TOO many low-level drug dealers are being handed down long sentences while criminal bosses continue to escape from the law, it has been claimed.
Liam Herrick, director of Irish Penal Reform Trust questioned if the right people were being sent to jail.
Mr Herrick was commenting on the latest statistics from the annual prison report, published last week, which show the number of people serving a sentence for drug offences in 2009 was 760, 34% higher than in 2008. They made up 22% of the prison population
Of those figures, more than 610 were sent to prison for more than three years, with 301 sent for 5-10 years, and 119 for more than 10 years.
Mr Herrick said sending more people to jail should not be the barometer of success in the justice system.
“We need to ask whether imprisonment is the most effective way of preventing crime – and on that score all the evidence suggests that this is a hugely expensive and ineffective approach.”
A look back at some cases on the new sentencing website, launched earlier this month, shows the trend began some years ago.
In 2007, the website cites two cases where people were sentenced to 10 years for possession with intent to sell or supply controlled drugs in excess of €13,000. One of those had no previous convictions.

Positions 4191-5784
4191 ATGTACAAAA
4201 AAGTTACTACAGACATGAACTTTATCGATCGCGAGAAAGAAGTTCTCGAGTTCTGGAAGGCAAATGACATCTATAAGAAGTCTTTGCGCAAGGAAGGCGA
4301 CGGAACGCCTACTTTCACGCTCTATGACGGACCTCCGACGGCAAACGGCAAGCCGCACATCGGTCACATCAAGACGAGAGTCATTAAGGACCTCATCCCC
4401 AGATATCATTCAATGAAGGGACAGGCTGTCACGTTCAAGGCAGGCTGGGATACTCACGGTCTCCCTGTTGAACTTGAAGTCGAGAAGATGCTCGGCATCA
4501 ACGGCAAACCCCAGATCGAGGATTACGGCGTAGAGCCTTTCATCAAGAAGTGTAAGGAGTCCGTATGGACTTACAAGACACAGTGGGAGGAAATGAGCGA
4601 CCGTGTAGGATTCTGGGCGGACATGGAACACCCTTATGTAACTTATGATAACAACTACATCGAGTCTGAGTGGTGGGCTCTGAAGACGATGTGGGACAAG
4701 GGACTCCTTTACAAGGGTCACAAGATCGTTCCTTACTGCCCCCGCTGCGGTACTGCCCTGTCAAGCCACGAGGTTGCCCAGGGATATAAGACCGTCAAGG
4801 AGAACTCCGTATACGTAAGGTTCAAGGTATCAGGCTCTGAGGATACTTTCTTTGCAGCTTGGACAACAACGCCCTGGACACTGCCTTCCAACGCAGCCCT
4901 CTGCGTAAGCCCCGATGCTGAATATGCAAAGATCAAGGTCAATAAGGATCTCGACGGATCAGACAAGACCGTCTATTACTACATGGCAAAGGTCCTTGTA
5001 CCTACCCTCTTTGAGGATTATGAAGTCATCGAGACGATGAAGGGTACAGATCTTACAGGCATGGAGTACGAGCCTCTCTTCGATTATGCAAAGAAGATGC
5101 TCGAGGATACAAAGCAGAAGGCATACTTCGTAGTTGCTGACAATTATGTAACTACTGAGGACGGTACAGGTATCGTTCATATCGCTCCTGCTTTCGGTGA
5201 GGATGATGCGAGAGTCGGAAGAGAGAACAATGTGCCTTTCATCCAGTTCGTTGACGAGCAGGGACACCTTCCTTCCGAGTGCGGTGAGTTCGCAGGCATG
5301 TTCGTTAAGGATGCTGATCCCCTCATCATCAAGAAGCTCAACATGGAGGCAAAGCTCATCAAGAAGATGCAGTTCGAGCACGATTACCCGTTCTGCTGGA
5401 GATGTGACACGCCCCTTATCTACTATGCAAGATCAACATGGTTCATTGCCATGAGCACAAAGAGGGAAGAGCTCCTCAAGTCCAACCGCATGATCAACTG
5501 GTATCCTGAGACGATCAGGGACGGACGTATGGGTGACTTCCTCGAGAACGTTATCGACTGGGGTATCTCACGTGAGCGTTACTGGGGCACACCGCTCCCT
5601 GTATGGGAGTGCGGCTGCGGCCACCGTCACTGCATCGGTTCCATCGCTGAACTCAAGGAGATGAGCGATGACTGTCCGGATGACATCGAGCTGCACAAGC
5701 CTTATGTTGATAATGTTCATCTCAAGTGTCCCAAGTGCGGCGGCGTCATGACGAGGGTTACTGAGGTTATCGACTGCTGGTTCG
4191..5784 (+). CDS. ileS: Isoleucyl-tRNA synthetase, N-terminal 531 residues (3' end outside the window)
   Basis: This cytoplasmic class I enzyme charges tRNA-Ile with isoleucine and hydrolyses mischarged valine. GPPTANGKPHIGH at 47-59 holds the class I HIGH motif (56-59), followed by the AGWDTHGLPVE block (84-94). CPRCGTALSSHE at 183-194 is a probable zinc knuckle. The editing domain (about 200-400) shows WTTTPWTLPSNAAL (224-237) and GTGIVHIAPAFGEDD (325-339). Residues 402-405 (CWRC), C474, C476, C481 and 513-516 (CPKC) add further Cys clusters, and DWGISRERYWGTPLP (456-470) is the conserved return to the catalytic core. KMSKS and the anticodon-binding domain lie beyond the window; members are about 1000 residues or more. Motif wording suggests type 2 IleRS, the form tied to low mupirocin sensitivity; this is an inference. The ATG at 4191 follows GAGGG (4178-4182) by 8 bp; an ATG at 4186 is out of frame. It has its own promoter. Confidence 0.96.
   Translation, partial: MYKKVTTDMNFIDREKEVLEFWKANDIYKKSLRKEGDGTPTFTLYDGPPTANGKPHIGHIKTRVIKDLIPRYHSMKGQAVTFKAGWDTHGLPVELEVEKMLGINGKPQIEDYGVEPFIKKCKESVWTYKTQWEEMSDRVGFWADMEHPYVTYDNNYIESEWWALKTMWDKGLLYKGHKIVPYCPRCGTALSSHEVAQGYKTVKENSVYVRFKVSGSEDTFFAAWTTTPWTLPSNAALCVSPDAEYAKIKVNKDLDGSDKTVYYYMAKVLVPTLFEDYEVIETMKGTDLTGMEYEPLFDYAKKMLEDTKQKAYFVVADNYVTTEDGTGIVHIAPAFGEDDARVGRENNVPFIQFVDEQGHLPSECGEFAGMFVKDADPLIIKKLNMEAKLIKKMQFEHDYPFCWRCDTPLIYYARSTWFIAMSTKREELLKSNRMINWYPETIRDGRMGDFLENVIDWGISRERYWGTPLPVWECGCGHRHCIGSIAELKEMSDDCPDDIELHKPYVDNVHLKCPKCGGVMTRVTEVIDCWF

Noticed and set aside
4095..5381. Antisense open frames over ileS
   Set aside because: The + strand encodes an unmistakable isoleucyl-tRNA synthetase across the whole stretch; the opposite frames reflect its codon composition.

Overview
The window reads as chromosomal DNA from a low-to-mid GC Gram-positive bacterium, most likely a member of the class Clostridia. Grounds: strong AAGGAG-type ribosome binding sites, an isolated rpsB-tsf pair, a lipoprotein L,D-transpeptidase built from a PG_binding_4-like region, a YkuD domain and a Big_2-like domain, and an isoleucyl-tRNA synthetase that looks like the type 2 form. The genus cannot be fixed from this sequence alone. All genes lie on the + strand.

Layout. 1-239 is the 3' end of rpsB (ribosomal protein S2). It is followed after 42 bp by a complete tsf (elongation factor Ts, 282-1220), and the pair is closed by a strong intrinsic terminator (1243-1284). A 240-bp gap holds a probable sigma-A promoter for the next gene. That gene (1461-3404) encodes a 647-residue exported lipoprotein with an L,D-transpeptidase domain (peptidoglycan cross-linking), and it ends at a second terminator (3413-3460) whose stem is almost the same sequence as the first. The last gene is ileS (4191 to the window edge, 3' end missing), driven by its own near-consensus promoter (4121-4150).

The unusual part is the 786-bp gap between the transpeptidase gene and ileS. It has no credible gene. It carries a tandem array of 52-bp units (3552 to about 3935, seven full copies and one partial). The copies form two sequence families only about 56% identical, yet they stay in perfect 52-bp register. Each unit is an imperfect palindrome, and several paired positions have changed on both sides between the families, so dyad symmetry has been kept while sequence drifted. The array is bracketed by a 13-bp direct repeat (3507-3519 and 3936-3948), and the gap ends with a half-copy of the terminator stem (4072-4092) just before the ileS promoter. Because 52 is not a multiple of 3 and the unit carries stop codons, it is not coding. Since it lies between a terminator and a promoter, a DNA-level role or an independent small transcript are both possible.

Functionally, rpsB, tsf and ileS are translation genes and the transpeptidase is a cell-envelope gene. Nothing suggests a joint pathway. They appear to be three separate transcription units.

Another area of concern highlighted was the ongoing difficulties with controlling drugs behind bars.
In 2009, methadone treatment increased by 20% to 2424 people. There was also a 10.4% increase in the numbers of new entries to treatment.
The IPS has cared for over 20% of the total numbers on methadone nationally.
According to the report, it is the policy of the Irish Prison Service that prisoners who, on committal, are engaged in a methadone substitution programme in the community will, have their treatment continued while in custody. Prisoners can discuss with healthcare staff other treatment options which may include stabilisation on methadone maintenance for those who wish to continue with treatment while in prison and when they are released.
However, the report warns, as treatment places in the community contract, arranging access to these community places is becoming more challenging.
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